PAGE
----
On our second full-day on the island (read about Day 1 here) we didn’t want to waste a minute and went to see some surrounding islands. Whilst waiting for the guide to pick us up, we had another nice chat with our host and this time he was sharing a story how the Long Beach got its name. It used to be long in the direction towards the sea. We thought that it was called so, because it is quite a long stretch of sand along the shore. Visibly, in recent years a lot of it has been swallowed by the sea. He also went on about the weird and annoying administration and rules of owning the property on the island, and then how many Thai people are afraid of geckos (salamandra blanca) – they’re so cute!
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So we got picked up and took a ferry to the north island. The ride to a small pier at the south of the island was amazing. The owner – a funny, hip, and stylish 30-something Thai man had an old rusty songthaew truck made out of wood! Racing through the hills of Lanta, ALL the locals had their eyes on the car. We then got onto a longtail boat, just me, Auste, the guide, and the boat operator. They were so cool and chilled out that they offered Auste to steer the boat! It was so funny, and she did steer it for quite a while, maneuvering through the blue waves of the Andaman.
That day was exceptional as the guy was awesome, because he really enjoys what he does. Since he saw that we enjoyed climbing and exploring and taking photos, he went the extra mile to show us more places than he usually does when he has more people on the tour – he was as excited as we were. The cave on the Skull island was brilliant – with not even a single boat in sight, easy to climb, full of bats and birds and interesting rock formations. Not to mention the views you get through the “eyes” of the skull.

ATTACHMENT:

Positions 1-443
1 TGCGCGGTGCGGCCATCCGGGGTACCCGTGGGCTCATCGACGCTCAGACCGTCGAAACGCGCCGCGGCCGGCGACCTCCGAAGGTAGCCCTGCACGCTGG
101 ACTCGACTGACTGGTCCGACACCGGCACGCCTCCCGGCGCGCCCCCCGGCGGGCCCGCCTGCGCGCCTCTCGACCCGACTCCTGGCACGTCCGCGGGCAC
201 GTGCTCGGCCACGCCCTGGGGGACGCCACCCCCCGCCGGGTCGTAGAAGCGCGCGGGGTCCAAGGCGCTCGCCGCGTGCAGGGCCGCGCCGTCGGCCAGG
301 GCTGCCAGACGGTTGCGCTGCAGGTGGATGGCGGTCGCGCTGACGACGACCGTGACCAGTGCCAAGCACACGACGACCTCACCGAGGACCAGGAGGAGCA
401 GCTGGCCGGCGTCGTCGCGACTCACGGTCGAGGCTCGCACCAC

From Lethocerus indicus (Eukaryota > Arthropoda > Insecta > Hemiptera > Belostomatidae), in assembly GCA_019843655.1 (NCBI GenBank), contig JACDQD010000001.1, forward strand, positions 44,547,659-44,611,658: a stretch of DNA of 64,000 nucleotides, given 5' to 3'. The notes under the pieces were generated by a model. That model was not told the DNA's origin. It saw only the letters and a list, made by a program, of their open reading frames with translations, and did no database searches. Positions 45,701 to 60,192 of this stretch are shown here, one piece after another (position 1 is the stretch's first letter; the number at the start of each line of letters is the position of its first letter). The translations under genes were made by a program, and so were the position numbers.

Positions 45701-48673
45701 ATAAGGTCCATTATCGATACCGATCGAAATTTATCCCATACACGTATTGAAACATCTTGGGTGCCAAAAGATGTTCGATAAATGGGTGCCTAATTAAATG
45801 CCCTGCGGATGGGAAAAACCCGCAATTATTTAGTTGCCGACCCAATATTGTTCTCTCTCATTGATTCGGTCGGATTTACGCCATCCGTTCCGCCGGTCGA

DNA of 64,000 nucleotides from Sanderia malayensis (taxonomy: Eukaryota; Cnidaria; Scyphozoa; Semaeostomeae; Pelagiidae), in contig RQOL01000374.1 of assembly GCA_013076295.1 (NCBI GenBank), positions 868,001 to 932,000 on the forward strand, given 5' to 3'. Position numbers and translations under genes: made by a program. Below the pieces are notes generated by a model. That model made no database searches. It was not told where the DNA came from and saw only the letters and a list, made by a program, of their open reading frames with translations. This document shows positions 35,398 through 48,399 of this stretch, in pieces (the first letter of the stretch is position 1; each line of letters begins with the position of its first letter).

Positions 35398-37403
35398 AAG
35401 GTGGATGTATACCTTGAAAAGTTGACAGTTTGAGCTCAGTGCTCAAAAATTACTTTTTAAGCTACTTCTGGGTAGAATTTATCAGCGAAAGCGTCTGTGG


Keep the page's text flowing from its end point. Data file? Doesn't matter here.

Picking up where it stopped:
To be honest, visiting all of the caves was amazing – something we didn’t expect to be as good. As we paddled the kayaks (part of the luckily private tour) around steep cliffs we had a gentle breeze from the sea, cute little splashes of waves, and an actual chance to climb up those cliffs and get inside. We were amazed by the size of the caves, we climbed around, took photos, and just listened to the waves crashing into the cliffs from the outside – indescribable feeling. Although there’s something I CAN describe – the smell inside some of those caves. If you’ve ever had blue cheese or brie, especially the expensive smelly ones – you’d know what I’m talking about, especially once you keep them unwrapped in the fridge for a while. In some caves you could hardly smell it, in others it felt like a Stilton party.
Towards the end of our exploration we kayaked to a very, very isolated beach surrounded by limestone cliffs and had lunch. This was the time we chatted to our guides, relaxed, and fed monkeys. People, dogs, cats, birds, even monkeys eat rice in Thailand!
For the tour we paid around 1,300 per person, which was really good. (Compared to our trip to Ang Thong Marine Park from Koh Phangan, where it wasn’t bad, but the views weren’t as spectacular, we spent loads of time on a boat with roughly 50 other people, way too many tourists in all locations and zero time to explore them – and for the same price!) It’s cheaper renting a longtail boat for a day – around 1,500, but then you’d have to know where to go!
The trip was amazing and extremely cheap for such a quality time. It wasn’t rushed, the people were awesome, we saw amazing places, AND Auste got to steer a longtail boat! When we got back we rented bicycles (90 baht for a full day – score!), ready for some Lanta cycling action the next morning.